Once a part of the “Big Three” that dominated North America for four seasons, G2 Esports is an inconsistent giant of Rocket League Esports. They have often shown the ability to be one of the world’s best, yet they've often fallen short of expectations. Nonetheless, in Season 9, G2 Esports returned to form and showed great resilience to get out of their Season 8 rut. Their return to the top of the North American scene comes at the expense of Spacestation Gaming, who G2 Esports swept 4-0 in the Grand Finals. Now it's up to G2 Esports to live up to expectations moving forward.

In recent seasons, the G2 Esports style of play has been based on pressuring their opponents. They focus on playing fast and creating chances through overwhelming shot pressure and demolitions. The old adage “the best defense is a good offense” is a perfect descriptor of G2 Esports. If they’re able to keep the ball in the opponent's half, they can starve the opposition of space, time, and boost. 

Through this strategy G2 Esports averaged 9.98 shots per game this season which puts them at #1 in the world. Their high intensity play also prevents opponents from generating their own pressure. G2 Esports conceded a mere 6.54 shots per game this season, the lowest in North America. This strategy’s susceptibility comes from overextension and half-rotations. A G2 player can easily invest too much into generating offense. The result is G2 conceding a number of counter-attack goals that a more well-rounded system could prevent. Despite this, G2 Esports didn't have a single negative shot differential in a series this season and have seemingly perfected their style of play, despite its flaws.

Dillon "Rizzo" Rizzo is often the most undervalued player on the team, but he plays a key role in their success. On the surface, his statistical performances are often underwhelming. He had the second-lowest goal participation in North America at 40.63% this season, with 0.54 goals per game and 0.30 assists per game despite only spending 44.05% of game time in his defensive third. Yet, his role does not demand statistical highs, instead he is more of a utility man there to create chances for his star players, or to simply clean up plays that have gone awry. 

His most fundamental tool is demolitions. He contributes a total of 1.48 demos per game for G2 Esports, the 2nd highest in North America and a full 0.81 demos higher than his closest teammate, Reed "Chicago" Wilen. Rizzo also focuses on stealing boost. He steals a total of 4.57 large boost pads a game, equal to his teammate Chicago and joint fourth in North America. He also steals 24.50 small pads a game, which holds the #1 spot for Season 9 in North America. Rizzo has one of the most unique play styles in the RLCS and his numbers reflect it.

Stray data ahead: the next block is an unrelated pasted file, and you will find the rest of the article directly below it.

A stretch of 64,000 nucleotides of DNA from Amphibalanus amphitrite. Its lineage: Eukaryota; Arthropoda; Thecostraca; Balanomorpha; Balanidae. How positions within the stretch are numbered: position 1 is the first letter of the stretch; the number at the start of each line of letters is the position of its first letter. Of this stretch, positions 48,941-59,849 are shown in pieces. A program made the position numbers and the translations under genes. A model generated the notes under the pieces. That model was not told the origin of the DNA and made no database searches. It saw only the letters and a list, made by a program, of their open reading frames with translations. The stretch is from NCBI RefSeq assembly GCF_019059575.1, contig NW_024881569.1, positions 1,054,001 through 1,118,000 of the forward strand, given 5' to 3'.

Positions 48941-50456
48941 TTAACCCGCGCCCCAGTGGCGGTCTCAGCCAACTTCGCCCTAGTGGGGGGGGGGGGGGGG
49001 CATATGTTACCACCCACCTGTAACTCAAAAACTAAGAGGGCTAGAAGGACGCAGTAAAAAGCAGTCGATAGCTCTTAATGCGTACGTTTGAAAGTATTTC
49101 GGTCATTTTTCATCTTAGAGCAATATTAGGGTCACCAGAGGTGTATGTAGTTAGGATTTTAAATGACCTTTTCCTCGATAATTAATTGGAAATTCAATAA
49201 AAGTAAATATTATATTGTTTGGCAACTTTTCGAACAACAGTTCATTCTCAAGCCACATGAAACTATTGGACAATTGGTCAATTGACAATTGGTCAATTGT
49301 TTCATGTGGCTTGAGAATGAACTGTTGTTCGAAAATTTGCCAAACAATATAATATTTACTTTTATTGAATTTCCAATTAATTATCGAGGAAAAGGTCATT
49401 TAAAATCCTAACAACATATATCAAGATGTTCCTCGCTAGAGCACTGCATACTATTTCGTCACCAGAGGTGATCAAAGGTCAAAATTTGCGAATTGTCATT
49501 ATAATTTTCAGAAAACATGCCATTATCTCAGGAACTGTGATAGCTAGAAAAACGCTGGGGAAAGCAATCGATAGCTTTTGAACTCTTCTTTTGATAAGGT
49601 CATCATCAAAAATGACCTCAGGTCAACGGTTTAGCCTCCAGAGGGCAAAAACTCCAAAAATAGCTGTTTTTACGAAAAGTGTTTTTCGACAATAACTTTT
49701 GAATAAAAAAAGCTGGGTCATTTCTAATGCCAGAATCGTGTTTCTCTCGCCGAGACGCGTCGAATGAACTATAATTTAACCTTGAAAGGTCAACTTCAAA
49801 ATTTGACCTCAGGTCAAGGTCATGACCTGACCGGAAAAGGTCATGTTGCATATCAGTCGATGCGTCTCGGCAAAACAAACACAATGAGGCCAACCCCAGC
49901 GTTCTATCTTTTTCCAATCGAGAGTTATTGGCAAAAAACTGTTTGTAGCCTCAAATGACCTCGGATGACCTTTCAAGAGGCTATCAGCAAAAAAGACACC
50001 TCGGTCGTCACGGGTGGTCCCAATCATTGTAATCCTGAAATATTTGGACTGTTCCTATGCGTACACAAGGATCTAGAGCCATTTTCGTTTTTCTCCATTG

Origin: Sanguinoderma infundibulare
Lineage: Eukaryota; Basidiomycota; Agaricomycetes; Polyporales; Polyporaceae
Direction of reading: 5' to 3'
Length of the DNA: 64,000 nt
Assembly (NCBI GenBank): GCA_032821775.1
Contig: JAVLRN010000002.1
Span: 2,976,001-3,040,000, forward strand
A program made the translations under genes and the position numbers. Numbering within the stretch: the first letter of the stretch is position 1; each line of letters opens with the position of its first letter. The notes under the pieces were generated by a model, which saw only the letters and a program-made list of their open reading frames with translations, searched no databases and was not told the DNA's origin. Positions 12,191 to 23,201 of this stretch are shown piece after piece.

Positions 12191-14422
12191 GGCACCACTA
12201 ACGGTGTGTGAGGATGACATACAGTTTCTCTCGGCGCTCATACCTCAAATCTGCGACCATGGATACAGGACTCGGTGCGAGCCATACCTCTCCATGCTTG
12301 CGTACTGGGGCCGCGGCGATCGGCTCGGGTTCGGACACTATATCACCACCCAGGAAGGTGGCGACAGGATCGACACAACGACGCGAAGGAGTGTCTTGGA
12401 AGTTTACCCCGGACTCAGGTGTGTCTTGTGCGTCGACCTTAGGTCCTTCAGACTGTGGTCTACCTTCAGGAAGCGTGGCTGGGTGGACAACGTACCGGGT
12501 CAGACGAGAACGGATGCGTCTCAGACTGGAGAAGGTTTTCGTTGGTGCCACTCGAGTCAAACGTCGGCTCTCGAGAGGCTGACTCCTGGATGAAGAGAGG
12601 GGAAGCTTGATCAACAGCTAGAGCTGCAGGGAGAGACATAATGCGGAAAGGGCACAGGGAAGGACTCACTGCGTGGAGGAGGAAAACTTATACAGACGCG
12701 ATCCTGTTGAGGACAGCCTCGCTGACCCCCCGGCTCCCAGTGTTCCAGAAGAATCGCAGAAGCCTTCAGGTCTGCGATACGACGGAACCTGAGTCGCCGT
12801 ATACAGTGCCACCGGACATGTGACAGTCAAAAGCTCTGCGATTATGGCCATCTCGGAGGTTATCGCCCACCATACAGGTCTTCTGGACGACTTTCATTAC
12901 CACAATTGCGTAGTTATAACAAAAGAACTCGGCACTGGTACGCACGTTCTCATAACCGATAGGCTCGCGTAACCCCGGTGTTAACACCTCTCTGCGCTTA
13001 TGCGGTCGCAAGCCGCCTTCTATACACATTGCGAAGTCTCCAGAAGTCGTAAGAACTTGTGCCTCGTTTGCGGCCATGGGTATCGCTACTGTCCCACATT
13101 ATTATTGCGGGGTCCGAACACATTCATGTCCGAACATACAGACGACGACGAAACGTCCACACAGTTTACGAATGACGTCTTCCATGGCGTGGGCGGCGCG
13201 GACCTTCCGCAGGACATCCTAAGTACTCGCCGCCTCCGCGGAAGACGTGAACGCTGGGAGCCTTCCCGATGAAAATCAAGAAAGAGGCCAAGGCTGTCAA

To combine with Rizzo’s utility role, G2 Esports have assembled one of the most devastating duos in Rocket League Esports, Jacob "JKnaps" Knapman and Chicago. Barring some top displays from Nathan "Shock" Frommelt and Alexandre "AxB" Bellemare this season, JKnaps would have been the undisputed MVP. Statistically, he remains one of the strongest and most well-rounded players in North America, averaging 0.74 goals per game and 0.78 assists per game, with a sweltering goal participation of 72.92%. 

Chicago is offensively oriented, although he is less boost efficient than his counterparts. He uses over 442 boost per minute, which places him in the top 10 for North America. Yet, this doesn’t cause much of an issue, as Chicago also steals a ton of boost. Chicago equals Rizzo on Boost Capsules stolen and comes a close second to Rizzo in small pads stolen at 22.89 per game. He parlays his boost steals into goals, clocking in 0.80 goals per game, second only to Justin "jstn" Morales this season. He's a tenacious player that links up with JKnaps to create a potent two-headed attack 

Despite a setback in RLCS Season 8, they have shown that they can adapt without losing their identity. JKnaps remains one of the best players in the world and can mechanically compete with any player in North America. Chicago, despite not quite showing that "fifth gear" as a player remains an offensive powerhouse and is the icing to JKnaps’ cake. Rizzo, despite being deemed the "least capable'' on the squad remains invaluable to their success as a team. The future for G2 Esports is bright. 

Catch both G2 Esports and Dignitas in the upcoming Rocket League Spring Series tournaments starting on April 18. Make sure to follow us on Twitter for more content and all things Rocket League Esports!